Posted by Sadie from ? (126.96.36.199) on Wednesday, May 21, 2003 at 5:02PM :
Nature 423, 370 (22 May 2003)
Iraqi looters spark alert over radiation risks
Widespread looting in Iraq has raised fears about the fate of some 1,100 radioactive sources at sites across the country.
The sources, which were used in hospitals and industrial facilities, were catalogued by the International Atomic Energy Agency (IAEA) in the mid-1990s, but their fate in the weeks since the war ended is uncertain.
"There are some large and dangerous sources among them," says Melissa Flemming, a spokeswoman for the IAEA in Vienna. "We are deeply concerned about the possibility that some of this material has been broken into."
At Iraq's largest nuclear facility, the Tuwaitha Nuclear Research Centre near Baghdad, civilians have emptied containers of concentrated uranium oxide and used the metal drums to store food and water. The theft has been followed by reports of illness, but many scientists question whether uranium is the cause. Most of the metal was only slightly radioactive and would not have induced immediate radiation sickness in those handling it, says Michael Levi, a physicist at the Brookings Institution in Washington. Civilians would also have to ingest large amounts to feel the toxic effects of the heavy metal, he adds.
But uranium was not the only source of radiation at Tuwaitha. A 1993 IAEA inspection listed a partial inventory of 177 sources stored there, including 52 sources of cobalt-60 and 32 sources of caesium-137, as well as stores of other potentially dangerous isotopes such as iridium-192, strontium-90 and radium-226. Some of those sources are "very powerful" and pose a threat to anyone who might come across them, says David Albright, a former nuclear inspector who has visited Tuwaitha and who now directs the Institute for Science and International Security in Washington. "My understanding is that some of them could be fatal," he says.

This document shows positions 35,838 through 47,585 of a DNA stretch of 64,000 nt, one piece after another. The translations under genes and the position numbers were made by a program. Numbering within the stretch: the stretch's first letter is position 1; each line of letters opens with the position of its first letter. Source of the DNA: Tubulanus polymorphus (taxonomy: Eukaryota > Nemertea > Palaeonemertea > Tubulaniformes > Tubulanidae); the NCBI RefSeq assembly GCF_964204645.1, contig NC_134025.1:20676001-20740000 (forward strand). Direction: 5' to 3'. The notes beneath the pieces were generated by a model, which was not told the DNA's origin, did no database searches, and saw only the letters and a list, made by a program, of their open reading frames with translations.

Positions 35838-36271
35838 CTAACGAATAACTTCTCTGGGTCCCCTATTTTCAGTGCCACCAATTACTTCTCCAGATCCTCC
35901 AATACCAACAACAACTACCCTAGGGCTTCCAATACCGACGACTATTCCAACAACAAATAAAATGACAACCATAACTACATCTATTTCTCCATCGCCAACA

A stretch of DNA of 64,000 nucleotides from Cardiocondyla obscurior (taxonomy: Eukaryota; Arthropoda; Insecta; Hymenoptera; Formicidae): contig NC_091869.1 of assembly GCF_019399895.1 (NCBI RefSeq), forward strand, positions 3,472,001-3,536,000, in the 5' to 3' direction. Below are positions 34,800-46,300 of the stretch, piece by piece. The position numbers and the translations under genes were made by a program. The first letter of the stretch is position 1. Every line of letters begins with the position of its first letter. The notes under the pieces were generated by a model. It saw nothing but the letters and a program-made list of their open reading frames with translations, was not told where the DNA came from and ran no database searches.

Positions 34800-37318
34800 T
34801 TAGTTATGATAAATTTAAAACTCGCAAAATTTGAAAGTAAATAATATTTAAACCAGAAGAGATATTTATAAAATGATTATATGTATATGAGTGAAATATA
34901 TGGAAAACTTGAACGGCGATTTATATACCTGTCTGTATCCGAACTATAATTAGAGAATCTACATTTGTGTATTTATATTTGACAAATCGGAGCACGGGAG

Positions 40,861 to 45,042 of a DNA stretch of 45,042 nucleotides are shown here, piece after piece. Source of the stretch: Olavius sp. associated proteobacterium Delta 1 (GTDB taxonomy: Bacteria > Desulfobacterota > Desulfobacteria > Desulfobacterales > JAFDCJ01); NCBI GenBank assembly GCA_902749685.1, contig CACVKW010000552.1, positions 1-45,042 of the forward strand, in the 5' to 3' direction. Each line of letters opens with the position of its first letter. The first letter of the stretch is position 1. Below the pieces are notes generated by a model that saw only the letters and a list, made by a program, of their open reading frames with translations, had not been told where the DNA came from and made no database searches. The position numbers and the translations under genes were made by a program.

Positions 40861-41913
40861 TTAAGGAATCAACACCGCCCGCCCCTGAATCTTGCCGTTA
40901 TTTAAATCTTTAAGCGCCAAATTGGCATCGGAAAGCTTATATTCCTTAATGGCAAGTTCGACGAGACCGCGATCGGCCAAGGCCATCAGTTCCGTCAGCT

According to Flemming, 950 similar sources of varying size and power are scattered throughout the country. They were used in applications such as radiotherapy, X-rays, welding and oil surveying, she says. Such loose sources are dangerous because they can be mistaken for scrap metal and spread throughout the community. The most notorious incident occurred in 1987 in Goi‚nia, Brazil, when more than 200 people, several of whom later died, were exposed to a caesium-137 source scavenged from an abandoned hospital.
Because of their potential toxicity, these sources could also be valuable material for terrorists, says Joseph Cirincione, head of the nonproliferation project at the Carnegie Endowment for International Peace in Washington. "I'm less worried about the uranium that seems to have disappeared than the highly radioactive elements that would be perfect for enhancing an al-Qaeda truck bomb," he says. So far, there is no evidence that any material has found its way into the hands of terrorists.
The looting has increased the pressure on the United States to allow IAEA inspectors back into the country. The US army has deployed its nuclear-disablement team to assess Iraq's nuclear holdings, but Albright and others believe that the true condition of Iraq's nuclear sources will not be learned until the IAEA resumes inspections. "The United States is not on top of this," he says.
Nature © Macmillan Publishers Ltd 2003 Registered No. 785998 England.
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